Brett Cohen is back with a new video where he’s venturing from his former fake celebrity role, wandering the streets of Manhattan, now taking on a fake recording artist role and performing his “hit” song, “Hotter Than Fire,” in a New Jersey nightclub.
We formerly met Cohen in August when he created a video that instantly stormed the Internet of himself posing as a celebrity, equipped with his own paparazzi and a camera crew meeting and greeting his “fans” around Times Square.
But now, he’s adding a “recording artist” notch to his “famously” fake belt.
The new video, which has surpassed 2,500 YouTube views since it was originally posted Monday, shows Cohen tricking unassuming club-goers at Bliss Lounge in Clifton, N.J., into believing he’s a real singer.
“People really loved it,” Cohen, 21, told ABCNews.com. “There was no one who didn’t like the song. We interviewed probably about 30 people.”
To help him pull off the stunt, the Long Island, N.Y., college student collaborated with producers Steve Migliore and Mike Rizzo to write, record and, eventually, perform “a song that is intended to parody mainstream music’s appeal by having all the qualities needed to become a Top 40 hit in today’s market.”
With satirical lyrics such as, “We’re all feeling alright, Going out tonight, Shining like a bright light, Whoa! Memories to create, You’ll remember this date, And it’s gonna be great, Whoa!,” Cohen admits thinking “it’s the best song of all time.”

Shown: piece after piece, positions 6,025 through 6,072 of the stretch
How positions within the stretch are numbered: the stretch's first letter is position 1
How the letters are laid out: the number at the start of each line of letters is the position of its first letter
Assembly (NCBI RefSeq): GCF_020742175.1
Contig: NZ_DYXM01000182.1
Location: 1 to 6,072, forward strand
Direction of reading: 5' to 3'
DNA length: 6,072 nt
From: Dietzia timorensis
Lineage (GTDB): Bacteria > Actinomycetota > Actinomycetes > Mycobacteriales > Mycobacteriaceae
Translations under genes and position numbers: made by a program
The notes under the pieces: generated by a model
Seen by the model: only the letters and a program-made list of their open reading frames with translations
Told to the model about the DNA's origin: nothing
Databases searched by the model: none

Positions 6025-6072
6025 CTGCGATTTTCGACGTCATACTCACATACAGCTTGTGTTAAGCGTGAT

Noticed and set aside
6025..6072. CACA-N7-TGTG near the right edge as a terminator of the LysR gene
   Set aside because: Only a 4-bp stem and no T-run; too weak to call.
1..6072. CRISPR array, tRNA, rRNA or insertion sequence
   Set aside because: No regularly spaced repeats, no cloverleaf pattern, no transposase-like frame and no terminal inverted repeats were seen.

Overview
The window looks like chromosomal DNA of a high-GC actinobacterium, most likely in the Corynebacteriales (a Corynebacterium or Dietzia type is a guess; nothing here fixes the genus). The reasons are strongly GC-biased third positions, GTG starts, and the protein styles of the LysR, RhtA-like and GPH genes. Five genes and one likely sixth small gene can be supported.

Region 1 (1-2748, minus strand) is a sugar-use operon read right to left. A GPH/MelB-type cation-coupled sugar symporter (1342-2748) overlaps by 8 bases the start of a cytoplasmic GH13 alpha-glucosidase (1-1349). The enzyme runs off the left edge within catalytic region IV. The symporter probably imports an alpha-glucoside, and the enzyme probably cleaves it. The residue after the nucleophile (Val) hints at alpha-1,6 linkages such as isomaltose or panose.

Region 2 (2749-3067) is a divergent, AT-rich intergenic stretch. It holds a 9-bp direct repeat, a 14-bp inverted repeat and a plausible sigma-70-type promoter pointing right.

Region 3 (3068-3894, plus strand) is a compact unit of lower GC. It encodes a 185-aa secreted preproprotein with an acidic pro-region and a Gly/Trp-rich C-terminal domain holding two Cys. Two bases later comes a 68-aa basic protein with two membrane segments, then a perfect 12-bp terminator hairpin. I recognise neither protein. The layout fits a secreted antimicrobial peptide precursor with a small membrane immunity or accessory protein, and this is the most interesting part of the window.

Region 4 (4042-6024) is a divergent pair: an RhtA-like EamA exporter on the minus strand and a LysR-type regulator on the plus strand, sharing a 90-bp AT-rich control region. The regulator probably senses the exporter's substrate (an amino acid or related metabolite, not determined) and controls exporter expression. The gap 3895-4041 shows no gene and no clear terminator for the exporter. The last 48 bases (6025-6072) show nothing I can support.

Not to mention, Cohen claims, he wrote the “Hotter Than Fire” lyrics in less than 30 minutes.
“If you have all the cliché lyrics and you have a great beat, people that have heard it actually like the song for what it is,” Cohen said. “It has a great beat, it’s catchy. It really also proves a point that anyone can do it.”
Cohen creates his videos as forms of social experiments, to really emphasize the power of social media and to show how “we hold celebrities up to such high regard and put them on such a pedestal.”
Ever since his last video came out, Cohen said he has been receiving emails and Facebook messages from college students letting him know their professors are using his previous video as teaching methods in psychology and sociology classes.
“It was so easy to do and that was the sad part about it. All I did in that video was walk, and we just filmed. People are just fascinated by it. It was a very big social experiment. You don’t have to be a good singer to be a singer. People say they realize that, but I don’t think they do.”
Cohen, who is in his last semester of college at SUNY New Paltz, isn’t sure what the future holds for him career-wise, but certainly hopes it involves pursuing his video-production skills.
As for his new “hit wonder,” he said, “The song is actually doing really well on iTunes right now. I just found out that “Hotter Than Fire” will be going into rotation on every major radio station in New York starting next week.”